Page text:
Ask a Master Gardener: All About Seed Saving
BY: Barbara Boone, Mobile County Master Gardener I www.mobilecountymastergardeners.org
Every gardener has a seed saving story, intentional or accidental. My story begins with pitching avocado pits in my compost pile as kitchen waste. Imagine my surprise months later upon finding several 3-foot-tall green plants growing in the compost: avocado trees!
Why seed saving is important
1. Preserve the genetic attributes of cultivars
2. Maintain and improve desired characteristics from one generation to the next
3. Recognize sensitivity to growing conditions (discovering micro-climates)
4. Preserve growth of vegetation and grains in perpetuity
5. Save money
History of seed saving
Globally, seed saving officially occurs in over 1,700 locations. However, the benchmark and gold standard of seed saving is in Spitsbergen, Norway, at the Svalbard Global Seed Vault, created by the Norwegian government in 2008 and located several hundred kilometers from the North Pole. Its environment is frigid at -18oC and 120 meters below sea level. Means are in place to continue the cold temperatures should the climate warm. Security is tight with no unauthorized entry allowed as every nation’s seed banks have duplicates stored at Svalbard, ensuring no loss of genetic material necessary for agriculture and food due to climate change, diseases, even wars. Currently there are at least one million different seed types stored there, submitted from every country in the world, but Svalbard at full capacity could store one billion seed types. So far, only one withdrawal has been made: Seeds replaced for crops decimated in Syria’s recent war.
Closer to home is the Seed Savers Exchange in Decorah, Iowa. The mission of the Exchange is threefold:
· Preservation—20,000+ rare and heirloom varieties
· Distribution—through catalog and online
· Sharing—educate and support local gardeners growing, collecting, regenerating, and sharing seeds along with the seeds’ history and story.
All flowering plants are classified as either monocotyledons or dicotyledons. The main difference is the seed itself. Dicots have 2 leaves while monocots have one leaf. Most common seed plants are dicots and include beans, tomatoes, even maple trees. Common monocots are grasses, corn, onions, asparagus, and daylilies.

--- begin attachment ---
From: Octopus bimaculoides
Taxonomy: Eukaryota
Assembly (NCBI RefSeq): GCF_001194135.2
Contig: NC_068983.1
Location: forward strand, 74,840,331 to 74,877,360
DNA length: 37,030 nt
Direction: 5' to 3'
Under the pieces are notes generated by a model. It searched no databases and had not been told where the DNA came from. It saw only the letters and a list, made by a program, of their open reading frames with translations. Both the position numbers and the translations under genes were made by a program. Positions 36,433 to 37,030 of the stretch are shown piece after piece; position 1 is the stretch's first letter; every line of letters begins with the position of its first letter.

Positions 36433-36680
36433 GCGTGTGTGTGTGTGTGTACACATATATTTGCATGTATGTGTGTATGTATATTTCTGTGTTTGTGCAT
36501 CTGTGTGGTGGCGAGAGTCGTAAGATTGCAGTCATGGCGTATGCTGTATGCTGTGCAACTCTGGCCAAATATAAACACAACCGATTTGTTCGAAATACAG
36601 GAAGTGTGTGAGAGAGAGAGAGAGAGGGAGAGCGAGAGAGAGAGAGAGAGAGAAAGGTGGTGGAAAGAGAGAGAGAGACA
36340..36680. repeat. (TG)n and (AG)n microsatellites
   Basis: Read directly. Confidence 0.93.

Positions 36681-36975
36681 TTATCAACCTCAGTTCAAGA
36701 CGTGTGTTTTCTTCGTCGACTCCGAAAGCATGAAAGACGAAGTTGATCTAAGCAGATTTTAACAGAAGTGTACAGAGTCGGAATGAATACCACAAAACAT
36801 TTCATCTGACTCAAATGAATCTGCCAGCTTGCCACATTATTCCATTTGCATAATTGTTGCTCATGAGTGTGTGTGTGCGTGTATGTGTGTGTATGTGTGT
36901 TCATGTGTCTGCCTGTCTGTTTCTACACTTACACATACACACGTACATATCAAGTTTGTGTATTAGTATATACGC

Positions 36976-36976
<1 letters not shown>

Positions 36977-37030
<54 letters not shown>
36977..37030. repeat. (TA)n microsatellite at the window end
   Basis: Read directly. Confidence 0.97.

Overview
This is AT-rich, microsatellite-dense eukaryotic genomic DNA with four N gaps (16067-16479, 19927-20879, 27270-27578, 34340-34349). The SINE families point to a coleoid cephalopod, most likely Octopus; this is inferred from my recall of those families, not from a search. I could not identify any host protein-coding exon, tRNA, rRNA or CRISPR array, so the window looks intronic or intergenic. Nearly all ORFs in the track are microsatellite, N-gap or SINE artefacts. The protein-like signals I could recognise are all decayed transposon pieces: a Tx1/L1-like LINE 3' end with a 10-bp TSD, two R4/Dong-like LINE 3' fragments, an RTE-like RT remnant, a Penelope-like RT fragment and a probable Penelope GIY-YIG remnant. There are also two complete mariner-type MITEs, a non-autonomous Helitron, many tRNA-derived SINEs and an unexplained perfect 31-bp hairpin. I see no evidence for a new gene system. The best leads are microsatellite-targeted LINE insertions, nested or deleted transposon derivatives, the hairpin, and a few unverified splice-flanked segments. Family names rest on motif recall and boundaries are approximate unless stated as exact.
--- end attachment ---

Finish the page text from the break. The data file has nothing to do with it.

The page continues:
A seed contains an embryo, food storage tissues, and a seed covering. The embryo is the undeveloped plant that is formed from the union of a male and female cell during fertilization. The embryo begins putting out shoots once germination begins.
The goal of a seed saver is to preserve the traits of a given variety from generation to generation. Not all varieties will produce seeds of their parents. Open-pollinated varieties have been bred true to type, and unless open-pollinated varieties of the same species cross-pollinate, the desired characteristics will be carried forward. However, hybrid varieties known as F1 hybrids produce seeds that do not produce to type. This means that a grower will need to acquire seeds that will produce the same hybrid type.
Germination is dependent upon water, temperature, light, and growing medium. When all elements are met, germination occurs and the plant grows. At the end of the growing season, seeds are produced. Seeds then germinate within certain temperature ranges.
How to Store Seeds
Cleaning and drying seeds after harvest for storage is important because debris left on the seed could warm the embryo, speeding up its metabolism and thus use all its stored energy too rapidly. Seeds should be kept cold or at least cool; freezing can maintain viability for longer periods. No matter what, seeds should be stored and kept dry to avoid fungal growth.
Testing for Seed Viability
An easy way to determine seed viability is a germination test before planting. Place 10 seeds of the same variety on a moist paper towel. Fold the paper towel over the seeds and then place it in a plastic bag; seal the bag; and record the variety and date. Place the bag in a warm environment, observing each day for germination. Remember that some seeds require several weeks for germination, but if none is observed, consider those seeds nonviable. By the way, large seed vendors usually test hundreds of seeds for documenting germination for seed catalogs and seed packets. Seed packets document the date that seeds were packaged as well as the germination rate. However, for the home gardener, testing 10 seeds is adequate. Example: 8 out of 10 germinated seeds is an 80% germination rate.